MONTGOMERY, Ala. (WSFA) - A proposal on Tuesday’s ballot could affect the future and the funding of the Montgomery Public School system and the city’s economy.
A Community On The Go forum was held at Carver High School Sunday. It served as one of the final pitches to convince voters why they should vote yes for the proposed tax increase and addressed concerns voters may have.
The proposed tax would increase the mils from 10 to 12 bringing in an additional $33 million a year to the school system.
Some are concerned whether the money will be used to fund new schools. If passed, only six of those 12 mils can be used for capital improvement. The other six mils will go to fund programs in schools like AP courses, foreign languages and special needs.
If passed, homeowners would pay about an additional $150 a year to help MPS.
Montgomery businessman Willie Durham believes the proposal will impact local businesses. He says a quality education allows you to have a great job that will allow you to support businesses in the community.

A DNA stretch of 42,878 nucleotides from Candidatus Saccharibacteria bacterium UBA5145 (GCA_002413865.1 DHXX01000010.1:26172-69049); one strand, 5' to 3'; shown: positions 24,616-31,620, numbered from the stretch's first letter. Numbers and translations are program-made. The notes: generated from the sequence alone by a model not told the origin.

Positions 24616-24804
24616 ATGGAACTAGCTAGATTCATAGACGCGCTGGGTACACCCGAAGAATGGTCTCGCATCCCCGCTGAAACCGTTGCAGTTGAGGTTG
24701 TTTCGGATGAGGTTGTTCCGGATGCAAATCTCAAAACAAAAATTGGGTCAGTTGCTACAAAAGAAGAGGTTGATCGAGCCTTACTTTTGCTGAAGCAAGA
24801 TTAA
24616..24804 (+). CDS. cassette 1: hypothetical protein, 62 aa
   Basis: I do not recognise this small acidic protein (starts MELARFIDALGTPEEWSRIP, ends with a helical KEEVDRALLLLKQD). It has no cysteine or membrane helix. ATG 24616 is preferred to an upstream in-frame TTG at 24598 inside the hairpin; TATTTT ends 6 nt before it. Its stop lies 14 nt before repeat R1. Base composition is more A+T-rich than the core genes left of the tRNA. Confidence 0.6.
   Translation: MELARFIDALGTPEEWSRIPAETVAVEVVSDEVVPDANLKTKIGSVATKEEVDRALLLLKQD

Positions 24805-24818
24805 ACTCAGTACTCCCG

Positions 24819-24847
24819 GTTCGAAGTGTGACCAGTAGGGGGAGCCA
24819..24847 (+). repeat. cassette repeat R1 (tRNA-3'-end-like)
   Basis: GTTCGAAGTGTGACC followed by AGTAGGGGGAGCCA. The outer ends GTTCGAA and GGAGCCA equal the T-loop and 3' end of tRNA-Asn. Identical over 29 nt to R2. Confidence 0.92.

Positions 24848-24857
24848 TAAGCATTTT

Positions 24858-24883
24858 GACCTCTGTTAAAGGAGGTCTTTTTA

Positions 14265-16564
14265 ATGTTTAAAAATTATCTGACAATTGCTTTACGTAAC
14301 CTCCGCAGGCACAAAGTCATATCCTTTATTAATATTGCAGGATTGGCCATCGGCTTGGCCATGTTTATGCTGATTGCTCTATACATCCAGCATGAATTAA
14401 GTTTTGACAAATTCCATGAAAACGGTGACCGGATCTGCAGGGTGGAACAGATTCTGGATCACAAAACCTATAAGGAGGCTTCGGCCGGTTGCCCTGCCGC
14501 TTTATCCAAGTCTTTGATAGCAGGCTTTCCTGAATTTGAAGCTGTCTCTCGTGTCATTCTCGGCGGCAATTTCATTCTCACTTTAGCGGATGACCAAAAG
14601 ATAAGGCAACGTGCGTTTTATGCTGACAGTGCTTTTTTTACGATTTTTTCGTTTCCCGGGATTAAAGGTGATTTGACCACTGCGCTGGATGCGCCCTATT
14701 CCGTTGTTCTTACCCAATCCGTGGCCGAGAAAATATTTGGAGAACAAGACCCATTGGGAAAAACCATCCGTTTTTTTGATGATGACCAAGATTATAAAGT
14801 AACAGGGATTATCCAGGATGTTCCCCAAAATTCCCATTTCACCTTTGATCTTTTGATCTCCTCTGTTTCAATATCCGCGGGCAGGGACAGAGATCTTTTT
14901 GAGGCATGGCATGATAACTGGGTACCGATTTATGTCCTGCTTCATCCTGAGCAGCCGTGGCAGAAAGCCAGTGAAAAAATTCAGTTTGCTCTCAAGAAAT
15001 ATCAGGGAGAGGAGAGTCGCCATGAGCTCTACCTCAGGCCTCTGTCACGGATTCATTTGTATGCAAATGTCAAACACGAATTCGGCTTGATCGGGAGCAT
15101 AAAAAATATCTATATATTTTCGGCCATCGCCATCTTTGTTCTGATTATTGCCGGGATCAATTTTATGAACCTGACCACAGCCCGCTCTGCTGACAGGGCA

“As a state farm insurance agent, they have a good chance to buy homes, buy automobiles that will meet goods and services also for other businesses they help support mom and pop businesses,” Durham said.
MPS Superintendent Dr. Ann Roy Moore says voting yes will allow MPS to do necessary things to better prepare students.
“If someone says to you Montgomery doesn’t need it, we are at 10 mils and when the school system right next to use has 27 mils and it started out that way without any kids coming to school,” Moore said.
Rep. Kirk Hatcher, D-78, says that voters must do right for Montgomery students.
“We need our people to vote for this bill,” Hatcher said. “Don’t listen to the noise, don’t listen to the naysayers but do what’s right for our children and vote for this bill.”
If passed, the additional $33 million annually to MPS will go into effect in 2023.